I have a 4 and 1/2 year old mini lop and over the last week he has gone downhill. I took him to the vet a couple of days ago and after a check up, they found nothing wrong externally but diagnosed a stomach infection of some sort and prescribed him Baytril (15mg) and Panacur (10% suspension). I have not had any x-rays done due to the $200 cost per x-ray, nor any sort of blood test.
My worry is that the real problem may be GI stasis. He has pretty much stopped eating all together minus some leafy greens, and has not drank water in days. I have been feeding him water from a syringe, but he has not eaten any hay or pellets at all. He does still like to chew on some pear tree branches as well as greet me and hop around the kitchen and outside. His dropping have stopped all together except for some very small ones that are not nearly the normal amount or size.
I am worried that things are going to get dramatically worse at this rate and he will end up suffering.
Any thoughts or advice would be appreciated
Answer Dear Nathan,
Sorry for the delay. I had a family emergency, and have been off line for a week.
I hope by now you have found the link for treating ileus:
This is not going to be a primary cause of the problem; it is a physiological response to stress/pain/illness. But it must be reversed and the rabbit must be in good GI condition to undergo further treatment. Please also see:
Unfortunately, I've not heard that there are many vets up in the Great White North who are well-versed in rabbit medicine. But if your current vet said there was a "stomach infection" and just threw Baytril at the problem, it might be time for a second opinion.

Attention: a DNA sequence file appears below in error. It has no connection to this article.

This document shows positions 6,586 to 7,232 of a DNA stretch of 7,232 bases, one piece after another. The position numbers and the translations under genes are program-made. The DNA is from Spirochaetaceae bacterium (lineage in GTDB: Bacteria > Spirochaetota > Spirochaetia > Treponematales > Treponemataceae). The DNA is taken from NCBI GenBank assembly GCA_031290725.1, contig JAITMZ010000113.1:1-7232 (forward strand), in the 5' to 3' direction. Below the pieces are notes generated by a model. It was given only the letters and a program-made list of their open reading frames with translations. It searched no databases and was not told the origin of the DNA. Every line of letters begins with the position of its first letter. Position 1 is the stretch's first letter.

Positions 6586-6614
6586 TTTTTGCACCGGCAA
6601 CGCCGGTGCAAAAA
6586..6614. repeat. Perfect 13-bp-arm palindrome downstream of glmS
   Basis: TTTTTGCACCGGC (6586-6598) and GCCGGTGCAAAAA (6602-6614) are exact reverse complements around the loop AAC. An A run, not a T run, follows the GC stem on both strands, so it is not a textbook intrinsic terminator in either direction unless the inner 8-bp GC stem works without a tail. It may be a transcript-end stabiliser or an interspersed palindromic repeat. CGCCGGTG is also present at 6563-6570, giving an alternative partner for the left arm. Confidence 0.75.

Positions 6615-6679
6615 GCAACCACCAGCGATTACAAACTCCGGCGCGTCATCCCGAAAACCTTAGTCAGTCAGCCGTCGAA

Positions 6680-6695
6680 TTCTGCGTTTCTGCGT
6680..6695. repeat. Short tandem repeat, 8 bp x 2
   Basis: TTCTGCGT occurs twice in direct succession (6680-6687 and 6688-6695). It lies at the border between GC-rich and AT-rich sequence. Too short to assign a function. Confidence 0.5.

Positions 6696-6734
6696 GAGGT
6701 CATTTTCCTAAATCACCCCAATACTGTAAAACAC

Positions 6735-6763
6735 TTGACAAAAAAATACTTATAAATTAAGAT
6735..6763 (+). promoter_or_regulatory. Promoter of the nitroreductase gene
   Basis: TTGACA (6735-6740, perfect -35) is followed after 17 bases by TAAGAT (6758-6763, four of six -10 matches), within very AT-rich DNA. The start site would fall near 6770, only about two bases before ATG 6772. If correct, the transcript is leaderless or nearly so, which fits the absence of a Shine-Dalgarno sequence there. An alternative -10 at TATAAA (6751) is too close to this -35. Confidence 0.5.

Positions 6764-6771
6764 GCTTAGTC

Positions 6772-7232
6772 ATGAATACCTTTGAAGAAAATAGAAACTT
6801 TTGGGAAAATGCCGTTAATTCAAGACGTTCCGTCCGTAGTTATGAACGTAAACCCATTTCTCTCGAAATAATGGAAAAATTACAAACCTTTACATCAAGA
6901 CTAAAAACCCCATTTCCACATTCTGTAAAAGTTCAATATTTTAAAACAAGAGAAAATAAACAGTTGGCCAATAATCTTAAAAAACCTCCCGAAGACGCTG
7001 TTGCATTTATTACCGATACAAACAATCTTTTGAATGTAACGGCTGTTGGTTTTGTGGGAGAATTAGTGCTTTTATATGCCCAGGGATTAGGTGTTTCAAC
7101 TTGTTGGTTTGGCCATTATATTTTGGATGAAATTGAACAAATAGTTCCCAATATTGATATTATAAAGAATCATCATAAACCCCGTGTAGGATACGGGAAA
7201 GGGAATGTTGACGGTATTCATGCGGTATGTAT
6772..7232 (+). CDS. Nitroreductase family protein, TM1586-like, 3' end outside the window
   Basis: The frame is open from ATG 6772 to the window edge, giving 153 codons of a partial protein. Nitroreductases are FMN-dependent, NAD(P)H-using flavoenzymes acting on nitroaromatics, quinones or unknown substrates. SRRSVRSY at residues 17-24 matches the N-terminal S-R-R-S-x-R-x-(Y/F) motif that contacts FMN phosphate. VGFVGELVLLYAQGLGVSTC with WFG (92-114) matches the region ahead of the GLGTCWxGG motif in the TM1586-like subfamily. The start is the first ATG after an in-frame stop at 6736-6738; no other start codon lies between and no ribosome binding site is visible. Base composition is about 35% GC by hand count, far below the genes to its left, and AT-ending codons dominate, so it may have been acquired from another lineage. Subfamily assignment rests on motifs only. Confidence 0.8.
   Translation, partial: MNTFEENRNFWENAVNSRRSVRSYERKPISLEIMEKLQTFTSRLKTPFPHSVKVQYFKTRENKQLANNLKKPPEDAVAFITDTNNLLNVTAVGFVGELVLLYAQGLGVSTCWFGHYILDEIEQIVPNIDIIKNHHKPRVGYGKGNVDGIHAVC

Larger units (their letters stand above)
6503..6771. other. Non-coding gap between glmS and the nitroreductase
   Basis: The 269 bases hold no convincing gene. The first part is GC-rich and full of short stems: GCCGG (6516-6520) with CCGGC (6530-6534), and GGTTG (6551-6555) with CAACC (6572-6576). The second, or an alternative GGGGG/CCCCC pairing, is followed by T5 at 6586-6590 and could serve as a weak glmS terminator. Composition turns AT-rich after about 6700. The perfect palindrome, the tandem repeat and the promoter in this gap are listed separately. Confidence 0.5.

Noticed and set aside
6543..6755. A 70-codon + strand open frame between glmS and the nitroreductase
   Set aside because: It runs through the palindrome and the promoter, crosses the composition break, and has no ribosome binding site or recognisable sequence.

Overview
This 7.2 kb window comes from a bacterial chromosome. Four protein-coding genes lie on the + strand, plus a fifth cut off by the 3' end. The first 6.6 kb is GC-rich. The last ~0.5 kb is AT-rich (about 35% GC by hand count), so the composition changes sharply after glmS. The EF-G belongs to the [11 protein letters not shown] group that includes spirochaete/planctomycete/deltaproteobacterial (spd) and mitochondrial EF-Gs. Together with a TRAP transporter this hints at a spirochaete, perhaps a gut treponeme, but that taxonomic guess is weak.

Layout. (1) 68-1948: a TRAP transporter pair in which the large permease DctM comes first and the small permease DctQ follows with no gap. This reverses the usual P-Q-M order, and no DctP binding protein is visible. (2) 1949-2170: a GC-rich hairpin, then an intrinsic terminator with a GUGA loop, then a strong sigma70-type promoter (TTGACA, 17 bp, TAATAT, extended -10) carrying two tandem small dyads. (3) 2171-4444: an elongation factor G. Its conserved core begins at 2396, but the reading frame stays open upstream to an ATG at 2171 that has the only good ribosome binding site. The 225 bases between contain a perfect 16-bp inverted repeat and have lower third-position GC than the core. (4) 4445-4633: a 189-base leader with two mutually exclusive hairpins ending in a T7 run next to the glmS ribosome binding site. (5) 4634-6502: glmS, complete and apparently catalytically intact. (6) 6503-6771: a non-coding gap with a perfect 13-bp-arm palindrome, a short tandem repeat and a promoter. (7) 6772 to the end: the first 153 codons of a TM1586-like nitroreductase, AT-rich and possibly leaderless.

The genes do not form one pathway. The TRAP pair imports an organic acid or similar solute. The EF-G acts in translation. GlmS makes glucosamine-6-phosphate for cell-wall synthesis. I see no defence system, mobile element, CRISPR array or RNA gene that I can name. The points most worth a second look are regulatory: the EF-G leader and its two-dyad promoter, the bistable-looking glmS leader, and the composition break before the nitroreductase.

Please try finding another vet via the international listings here:
I've lived with companion rabbits for more than 35 years, and consider them members of my family. I can answer any questions about the biology and health of rabbits, from the commonplace to the unusual. But please note:
RULE #1: THE INTERNET IS NOT THE PLACE TO SEEK HELP IN AN EMERGENCY.
If your rabbits is LETHARGIC
If your rabbit is NOT EATING
If your rabbit is PHYSICALLY INJURED (including broken bones)
I have been rescuing and rehabilitating domestic and wild rabbits for about 30 years.
I have written articles for many rabbit rescue publications, as well as for the veterinary journal, Exotic DVM.
I own EtherBun, the internet's largest listserve dedicated to health, care, and behavior of domestic rabbits.
Organizations Houserabbit Adoption, Rescue, and Education, Inc. (H.A.R.E., Inc.) president
National House Rabbit Society (Board member)
Publications Exotic DVM
Warren Peace (Journal of the House Rabbit Society of Miami)
Various newsletters of the House Rabbit Society, nationwide
Education/Credentials Ph.D - Biology
B.S. - Biology
B.A. - English
Awards and Honors Lightspan Academic Excellence Award for web site on rabbit health and biology